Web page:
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I Tried to Teach High School English for a Month. Here’s What Happened.

Danika Ellis

Associate Editor

Danika spends most of her time talking about queer women books at the Lesbrary. Blog: The Lesbrary Twitter: @DanikaEllis

Back in December, I wrote about my experiences as a “soon-to-be English teacher.” Since then, although I haven’t finished my program yet, I have gained some actual teaching experience by doing my first practicum. I feel like high school English teacher is such an iconic bookish profession, so I wanted to share a bit about my experience so far, if you’re curious about what it would be like! I can only speak to my own experience here. I taught at a small alternative school in British Columbia, Canada, and the circumstances vary wildly between schools, never mind countries.

The first thing that struck me with the overwhelming amount of preparation. My mentor teacher very generously allowed me to teach whatever I wanted for the six weeks I would be there, and luckily, the current BC ELA curriculum is very broad with no mandatory texts (the focus is put on competencies instead). This is great, because you can bring your own passion and expertise into the classroom, and you can adapt to suit your students’ interests and abilities. On the other hand, it was very difficult for me to figure out what I wanted to teach and how I would teach it. In the week between my semester’s end and practicum, I spent what felt like every waking moment poring over resources and making endless lesson plans, second-guessing myself all the way. I was only teaching a 50% course load, which meant two 65 minutes classes a day, but those classes took an enormous amount of preparation: figuring out what to cover, choosing which activities to include, prepping evaluations, making slideshows, and a whole lot of photocopying.

During this prep, I also started to feel like an impostor: who am I to teach these students about English? What do I know? Sure, I have an English degree and I read a lot, but I definitely don’t feel like an expert. It was a weird moment to realize that unlike being in university, I didn’t have to show my sources for anything I was teaching. As a teacher, you can throw a list of facts up on a slide and test students on their retention of them without ever mentioning where you got those facts or why they should know them. It’s bizarre. My first classes were built around quotations I had reblogged years ago on tumblr. It’s a far cry from teaching the “canon”! But I came to realize that this approach was also my strength. It was more like having a conversation with students than lecturing from a place of authority.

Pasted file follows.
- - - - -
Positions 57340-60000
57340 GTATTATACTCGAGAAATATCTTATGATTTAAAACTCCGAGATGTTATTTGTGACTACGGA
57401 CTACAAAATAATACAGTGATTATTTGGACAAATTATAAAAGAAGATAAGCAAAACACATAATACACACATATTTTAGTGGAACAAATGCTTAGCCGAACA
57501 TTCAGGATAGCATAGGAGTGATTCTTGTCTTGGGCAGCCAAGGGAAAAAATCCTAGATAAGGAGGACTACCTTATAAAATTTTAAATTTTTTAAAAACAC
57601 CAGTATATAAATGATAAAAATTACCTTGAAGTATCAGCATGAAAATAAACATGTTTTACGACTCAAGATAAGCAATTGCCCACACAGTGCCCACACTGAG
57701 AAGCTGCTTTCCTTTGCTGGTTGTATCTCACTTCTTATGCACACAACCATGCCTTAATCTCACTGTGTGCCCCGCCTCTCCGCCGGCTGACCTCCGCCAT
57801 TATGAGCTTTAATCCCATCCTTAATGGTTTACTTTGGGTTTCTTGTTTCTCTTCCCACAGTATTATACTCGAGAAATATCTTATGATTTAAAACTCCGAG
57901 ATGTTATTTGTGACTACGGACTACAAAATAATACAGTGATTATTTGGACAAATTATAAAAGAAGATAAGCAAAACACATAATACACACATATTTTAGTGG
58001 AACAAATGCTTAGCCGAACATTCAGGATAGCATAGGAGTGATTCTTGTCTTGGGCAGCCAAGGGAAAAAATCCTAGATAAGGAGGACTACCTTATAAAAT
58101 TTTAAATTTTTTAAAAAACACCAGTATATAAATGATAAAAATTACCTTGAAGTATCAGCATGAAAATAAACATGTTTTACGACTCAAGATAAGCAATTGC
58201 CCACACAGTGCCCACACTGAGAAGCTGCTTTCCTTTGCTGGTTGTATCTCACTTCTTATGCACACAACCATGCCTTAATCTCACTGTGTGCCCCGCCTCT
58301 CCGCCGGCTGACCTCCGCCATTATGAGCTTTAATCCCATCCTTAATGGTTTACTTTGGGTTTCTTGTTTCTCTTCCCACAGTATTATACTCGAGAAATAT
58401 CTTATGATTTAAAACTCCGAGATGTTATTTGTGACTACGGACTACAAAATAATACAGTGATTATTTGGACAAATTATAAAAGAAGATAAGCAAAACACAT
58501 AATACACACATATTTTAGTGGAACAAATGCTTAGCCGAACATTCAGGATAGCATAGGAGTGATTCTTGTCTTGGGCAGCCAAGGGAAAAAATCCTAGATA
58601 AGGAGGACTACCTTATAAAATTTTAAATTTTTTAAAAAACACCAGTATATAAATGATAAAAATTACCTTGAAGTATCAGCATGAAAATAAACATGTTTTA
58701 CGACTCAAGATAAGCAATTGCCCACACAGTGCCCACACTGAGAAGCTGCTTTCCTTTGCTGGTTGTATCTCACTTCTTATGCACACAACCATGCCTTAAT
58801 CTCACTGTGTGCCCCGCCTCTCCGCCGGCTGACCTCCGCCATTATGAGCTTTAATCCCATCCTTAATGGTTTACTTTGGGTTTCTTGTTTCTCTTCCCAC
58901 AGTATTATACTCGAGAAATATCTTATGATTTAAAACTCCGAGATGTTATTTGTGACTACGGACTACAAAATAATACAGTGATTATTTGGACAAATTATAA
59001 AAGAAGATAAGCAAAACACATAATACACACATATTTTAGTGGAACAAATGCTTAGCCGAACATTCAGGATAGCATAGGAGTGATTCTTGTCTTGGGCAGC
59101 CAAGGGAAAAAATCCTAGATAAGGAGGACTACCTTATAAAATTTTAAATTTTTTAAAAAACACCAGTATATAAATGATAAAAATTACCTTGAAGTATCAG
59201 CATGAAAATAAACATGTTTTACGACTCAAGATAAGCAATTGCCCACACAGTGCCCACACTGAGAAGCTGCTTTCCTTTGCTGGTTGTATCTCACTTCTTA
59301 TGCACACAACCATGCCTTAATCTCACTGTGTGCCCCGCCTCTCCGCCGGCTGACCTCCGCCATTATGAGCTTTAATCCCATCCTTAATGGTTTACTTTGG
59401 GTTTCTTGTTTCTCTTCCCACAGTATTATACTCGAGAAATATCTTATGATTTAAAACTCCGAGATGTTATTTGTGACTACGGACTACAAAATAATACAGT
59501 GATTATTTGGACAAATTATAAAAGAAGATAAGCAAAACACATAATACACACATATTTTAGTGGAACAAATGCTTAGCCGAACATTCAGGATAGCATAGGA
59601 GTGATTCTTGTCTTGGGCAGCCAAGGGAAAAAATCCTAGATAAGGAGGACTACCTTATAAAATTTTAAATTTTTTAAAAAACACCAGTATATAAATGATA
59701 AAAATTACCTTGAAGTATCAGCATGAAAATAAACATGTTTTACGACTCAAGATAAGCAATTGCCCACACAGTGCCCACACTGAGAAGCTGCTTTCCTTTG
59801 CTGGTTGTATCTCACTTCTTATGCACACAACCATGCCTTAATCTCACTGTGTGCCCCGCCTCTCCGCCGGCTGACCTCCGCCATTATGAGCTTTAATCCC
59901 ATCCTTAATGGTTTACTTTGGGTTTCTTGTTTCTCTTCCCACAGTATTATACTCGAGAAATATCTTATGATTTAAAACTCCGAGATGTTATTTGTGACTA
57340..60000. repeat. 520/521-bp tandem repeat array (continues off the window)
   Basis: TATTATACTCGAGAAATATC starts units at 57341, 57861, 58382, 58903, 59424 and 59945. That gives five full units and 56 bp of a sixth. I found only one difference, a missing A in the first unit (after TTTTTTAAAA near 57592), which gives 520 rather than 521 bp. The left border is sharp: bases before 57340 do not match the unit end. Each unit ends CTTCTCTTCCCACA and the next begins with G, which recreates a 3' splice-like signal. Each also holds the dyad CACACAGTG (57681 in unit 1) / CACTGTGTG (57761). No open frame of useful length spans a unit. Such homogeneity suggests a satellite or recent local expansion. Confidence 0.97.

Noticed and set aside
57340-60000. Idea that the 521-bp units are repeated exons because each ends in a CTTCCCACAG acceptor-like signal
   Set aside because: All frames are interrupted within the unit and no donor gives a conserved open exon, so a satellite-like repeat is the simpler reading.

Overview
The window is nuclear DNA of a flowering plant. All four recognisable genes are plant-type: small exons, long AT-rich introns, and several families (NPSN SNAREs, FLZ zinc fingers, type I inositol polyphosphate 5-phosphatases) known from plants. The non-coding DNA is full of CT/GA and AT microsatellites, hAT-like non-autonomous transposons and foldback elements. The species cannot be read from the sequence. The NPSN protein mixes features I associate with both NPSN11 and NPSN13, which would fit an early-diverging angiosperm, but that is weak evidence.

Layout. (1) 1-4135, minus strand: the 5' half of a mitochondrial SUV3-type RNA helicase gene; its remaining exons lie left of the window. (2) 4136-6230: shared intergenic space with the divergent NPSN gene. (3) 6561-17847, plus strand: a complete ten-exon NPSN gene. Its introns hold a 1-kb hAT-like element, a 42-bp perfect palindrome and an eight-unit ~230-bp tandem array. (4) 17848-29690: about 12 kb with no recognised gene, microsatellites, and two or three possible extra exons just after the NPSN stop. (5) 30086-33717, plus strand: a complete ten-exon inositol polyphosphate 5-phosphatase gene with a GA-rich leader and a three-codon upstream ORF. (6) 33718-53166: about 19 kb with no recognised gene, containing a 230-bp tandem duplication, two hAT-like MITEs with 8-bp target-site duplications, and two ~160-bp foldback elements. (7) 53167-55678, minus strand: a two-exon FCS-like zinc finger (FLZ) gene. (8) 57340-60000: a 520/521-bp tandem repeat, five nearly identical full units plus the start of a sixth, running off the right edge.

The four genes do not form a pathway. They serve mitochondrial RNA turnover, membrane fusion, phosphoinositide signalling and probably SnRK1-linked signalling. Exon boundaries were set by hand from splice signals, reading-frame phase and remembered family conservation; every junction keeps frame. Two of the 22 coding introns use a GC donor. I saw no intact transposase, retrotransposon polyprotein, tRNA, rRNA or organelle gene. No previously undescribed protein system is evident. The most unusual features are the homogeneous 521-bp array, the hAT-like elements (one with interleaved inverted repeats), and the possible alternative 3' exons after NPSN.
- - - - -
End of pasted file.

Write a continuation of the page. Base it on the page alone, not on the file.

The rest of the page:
What I really took away from the experience, though, was how much I became emotionally attached to my students, even after only knowing them six weeks. Coming in as a first-time teacher, I fully expected to have to win over a class of skeptical teenagers. Instead, they were receptive and polite, and I ended up having a lot of great conversations with them. They shared vulnerable truths in class. They brought enthusiasm and humour. They showed creativity and insight. I was so impressed with them, especially considering that so many were going through really difficult circumstances. It’s not as if it was perfect: I also had students who came in late every day or didn’t show up at all and/or didn’t hand anything in, but they were an amazing group, and I miss seeing them every day.

So my experience in teaching high school English really had very little to do with books. I learned a lot about teaching techniques: how to use questioning strategies to engage more students, how to construct interesting activities that are not threatening for high anxiety students, how to structure work blocks, how to keep track of late work, etc. I learned how little things like hearing that a student said “I like Danika. She’s cool,” or having a student volunteer to answer a question in class for the first time all year, can absolutely make my week. I also realized how interesting and gratifying it is to discuss things like Adichie’s “The Danger of a Single Story” with a group of teenagers. I was also happy to find out that I felt comfortable in front of a class and that—I’m happy to say—I really enjoy teaching. I spent those weeks in a constant state of exhaustion, and I would stare at my ceiling every night worrying about my students and how to be a better teacher, but I also found it engaging and fulfilling. In a few more months, I’ll be taking on my longer practicum, and I am already nervous, but I’m also so excited to dive back in.